December 18 2014 Latest news:
Thursday, January 24, 2013
A SHORTAGE of registered UK nurses has forced a Suffolk hospital to go on a recruitment drive in Portugal, where there is an “excess” of qualified nurses.
West Suffolk Hospital’s 1,000-strong nursing team – of which just 60% are registered nurses – is set to be boosted by 40 new Portuguese recruits, who will arrive at the hospital in two groups over the next two months.
It is hoped they will help fill existing vacancies and reduce spending on bank and agency staff.
A spokesman said the first of the Portuguese nurses would begin an induction programme in February with the remaining group set to boost the hospital’s busy wards from March.
They are expected to work across all areas of the hospital and will be used to replace bank and agency nurses, and help staff additional capacity that has been opened to manage winter pressures.
The recruits will work alongside West Suffolk’s newly qualified student nurses, all of whom have also been offered jobs.
According to the spokesman, when the hospital was having difficulty finding new recruits, they took advice from a national agency and were told that Portugal had more qualified nurses than it needed. Nursing qualifications in Portugal are also very similar to those in the UK, which makes it easier to register them with the National Medical Council.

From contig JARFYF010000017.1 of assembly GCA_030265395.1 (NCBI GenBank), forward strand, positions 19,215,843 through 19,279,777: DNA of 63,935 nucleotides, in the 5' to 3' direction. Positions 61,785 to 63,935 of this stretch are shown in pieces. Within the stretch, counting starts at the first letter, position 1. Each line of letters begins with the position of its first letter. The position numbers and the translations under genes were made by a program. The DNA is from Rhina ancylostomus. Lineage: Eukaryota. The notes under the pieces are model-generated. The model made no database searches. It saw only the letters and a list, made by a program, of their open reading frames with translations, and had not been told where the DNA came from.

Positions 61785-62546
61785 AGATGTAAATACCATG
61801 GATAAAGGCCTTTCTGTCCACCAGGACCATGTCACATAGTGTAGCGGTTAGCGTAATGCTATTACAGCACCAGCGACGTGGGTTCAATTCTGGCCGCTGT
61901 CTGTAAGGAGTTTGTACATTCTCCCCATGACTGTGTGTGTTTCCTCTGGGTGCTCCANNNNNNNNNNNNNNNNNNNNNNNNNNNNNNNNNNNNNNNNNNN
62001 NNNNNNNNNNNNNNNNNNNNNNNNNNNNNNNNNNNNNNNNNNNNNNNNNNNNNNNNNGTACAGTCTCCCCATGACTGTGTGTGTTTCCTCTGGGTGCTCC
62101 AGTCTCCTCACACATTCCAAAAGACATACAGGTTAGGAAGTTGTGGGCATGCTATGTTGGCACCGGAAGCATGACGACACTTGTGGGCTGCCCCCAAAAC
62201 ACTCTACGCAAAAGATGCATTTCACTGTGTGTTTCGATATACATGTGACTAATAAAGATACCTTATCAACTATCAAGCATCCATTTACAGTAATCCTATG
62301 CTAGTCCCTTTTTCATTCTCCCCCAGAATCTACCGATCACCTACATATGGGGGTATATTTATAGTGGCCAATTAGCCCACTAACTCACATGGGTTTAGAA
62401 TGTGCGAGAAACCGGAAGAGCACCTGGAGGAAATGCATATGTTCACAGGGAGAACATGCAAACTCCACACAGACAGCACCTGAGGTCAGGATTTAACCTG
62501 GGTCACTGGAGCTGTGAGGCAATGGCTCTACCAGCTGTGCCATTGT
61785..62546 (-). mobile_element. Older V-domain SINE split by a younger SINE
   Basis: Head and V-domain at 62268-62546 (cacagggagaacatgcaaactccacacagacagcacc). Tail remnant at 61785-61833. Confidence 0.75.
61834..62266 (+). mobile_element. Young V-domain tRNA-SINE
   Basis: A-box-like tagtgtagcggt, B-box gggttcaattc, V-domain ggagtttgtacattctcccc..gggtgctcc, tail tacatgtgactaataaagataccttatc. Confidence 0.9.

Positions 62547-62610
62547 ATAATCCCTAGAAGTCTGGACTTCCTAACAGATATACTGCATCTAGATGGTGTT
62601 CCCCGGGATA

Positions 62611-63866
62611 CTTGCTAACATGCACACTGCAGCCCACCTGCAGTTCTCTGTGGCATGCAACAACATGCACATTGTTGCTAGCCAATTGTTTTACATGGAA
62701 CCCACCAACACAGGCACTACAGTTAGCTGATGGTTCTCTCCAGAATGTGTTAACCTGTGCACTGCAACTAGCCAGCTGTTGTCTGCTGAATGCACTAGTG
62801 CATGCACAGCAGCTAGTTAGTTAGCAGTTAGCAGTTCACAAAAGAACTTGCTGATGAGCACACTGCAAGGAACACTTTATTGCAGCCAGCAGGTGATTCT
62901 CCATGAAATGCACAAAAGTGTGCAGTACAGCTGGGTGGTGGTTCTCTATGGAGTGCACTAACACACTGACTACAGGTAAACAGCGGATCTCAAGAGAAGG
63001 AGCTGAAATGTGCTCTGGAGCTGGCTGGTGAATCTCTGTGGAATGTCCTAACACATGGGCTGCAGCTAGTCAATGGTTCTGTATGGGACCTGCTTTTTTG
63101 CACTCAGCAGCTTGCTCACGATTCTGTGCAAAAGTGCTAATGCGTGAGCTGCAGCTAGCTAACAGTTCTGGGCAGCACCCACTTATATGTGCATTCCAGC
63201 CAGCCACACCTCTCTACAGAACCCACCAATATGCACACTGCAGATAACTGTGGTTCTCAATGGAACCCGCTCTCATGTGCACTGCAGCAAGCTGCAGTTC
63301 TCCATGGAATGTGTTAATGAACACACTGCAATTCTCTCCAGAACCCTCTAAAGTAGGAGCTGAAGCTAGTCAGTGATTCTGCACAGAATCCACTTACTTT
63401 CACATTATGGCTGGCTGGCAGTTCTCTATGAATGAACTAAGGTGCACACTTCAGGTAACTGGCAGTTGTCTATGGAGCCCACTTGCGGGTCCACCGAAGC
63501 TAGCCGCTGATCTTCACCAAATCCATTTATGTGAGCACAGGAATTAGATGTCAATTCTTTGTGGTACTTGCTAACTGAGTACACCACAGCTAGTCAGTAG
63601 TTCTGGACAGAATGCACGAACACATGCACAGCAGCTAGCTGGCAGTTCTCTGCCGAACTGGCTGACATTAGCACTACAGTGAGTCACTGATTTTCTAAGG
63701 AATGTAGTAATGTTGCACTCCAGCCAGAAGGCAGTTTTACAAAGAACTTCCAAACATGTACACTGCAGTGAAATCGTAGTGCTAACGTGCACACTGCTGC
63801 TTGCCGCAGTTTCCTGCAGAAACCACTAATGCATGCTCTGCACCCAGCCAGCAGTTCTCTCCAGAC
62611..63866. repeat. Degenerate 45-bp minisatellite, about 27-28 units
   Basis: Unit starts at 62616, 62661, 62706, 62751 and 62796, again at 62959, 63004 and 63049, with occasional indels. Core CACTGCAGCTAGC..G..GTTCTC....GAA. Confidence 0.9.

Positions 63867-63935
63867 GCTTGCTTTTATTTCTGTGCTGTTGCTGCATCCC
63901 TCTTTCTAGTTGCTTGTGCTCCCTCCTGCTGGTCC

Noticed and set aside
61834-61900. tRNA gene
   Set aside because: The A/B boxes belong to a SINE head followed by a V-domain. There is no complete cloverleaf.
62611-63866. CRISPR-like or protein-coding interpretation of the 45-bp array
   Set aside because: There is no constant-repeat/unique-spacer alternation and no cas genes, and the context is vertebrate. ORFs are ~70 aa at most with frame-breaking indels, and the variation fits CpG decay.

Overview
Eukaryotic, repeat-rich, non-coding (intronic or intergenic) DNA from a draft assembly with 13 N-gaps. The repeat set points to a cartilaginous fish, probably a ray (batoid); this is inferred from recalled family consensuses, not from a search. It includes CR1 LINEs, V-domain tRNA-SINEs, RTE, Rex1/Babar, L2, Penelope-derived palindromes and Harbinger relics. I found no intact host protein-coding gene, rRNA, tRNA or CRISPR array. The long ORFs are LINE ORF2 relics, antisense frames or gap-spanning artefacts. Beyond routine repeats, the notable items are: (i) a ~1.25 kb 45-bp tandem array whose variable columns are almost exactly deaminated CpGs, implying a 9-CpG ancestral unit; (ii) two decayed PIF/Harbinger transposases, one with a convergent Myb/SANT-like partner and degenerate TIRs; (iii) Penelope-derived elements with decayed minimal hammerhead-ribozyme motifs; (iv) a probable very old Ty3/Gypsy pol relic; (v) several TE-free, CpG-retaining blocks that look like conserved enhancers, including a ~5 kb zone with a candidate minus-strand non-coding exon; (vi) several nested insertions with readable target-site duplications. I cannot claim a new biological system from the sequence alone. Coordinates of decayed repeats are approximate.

Executive chief nurse at the hospital, Nichole Day, said: “Like many other hospitals, we have found it difficult to recruit staff due to a shortage of registered nurses coming through the system.
“We looked to Portugal instead and are delighted that our recruitment drive was such a success. We have recruited 40 very high calibre nurses with excellent communication skills and look forward to welcoming them onto our wards.”
In Portugal, nurses complete a four-year degree course, with the final nine months spent working in an acute hospital. Ms Day continued: “They have excellent care skills and particular expertise in the care of older people, which is ideal for the population we serve. They will also bring new ideas and new experiences to our wards.
“The nurses will be used to staff additional capacity which has been opened to cope with winter pressures.”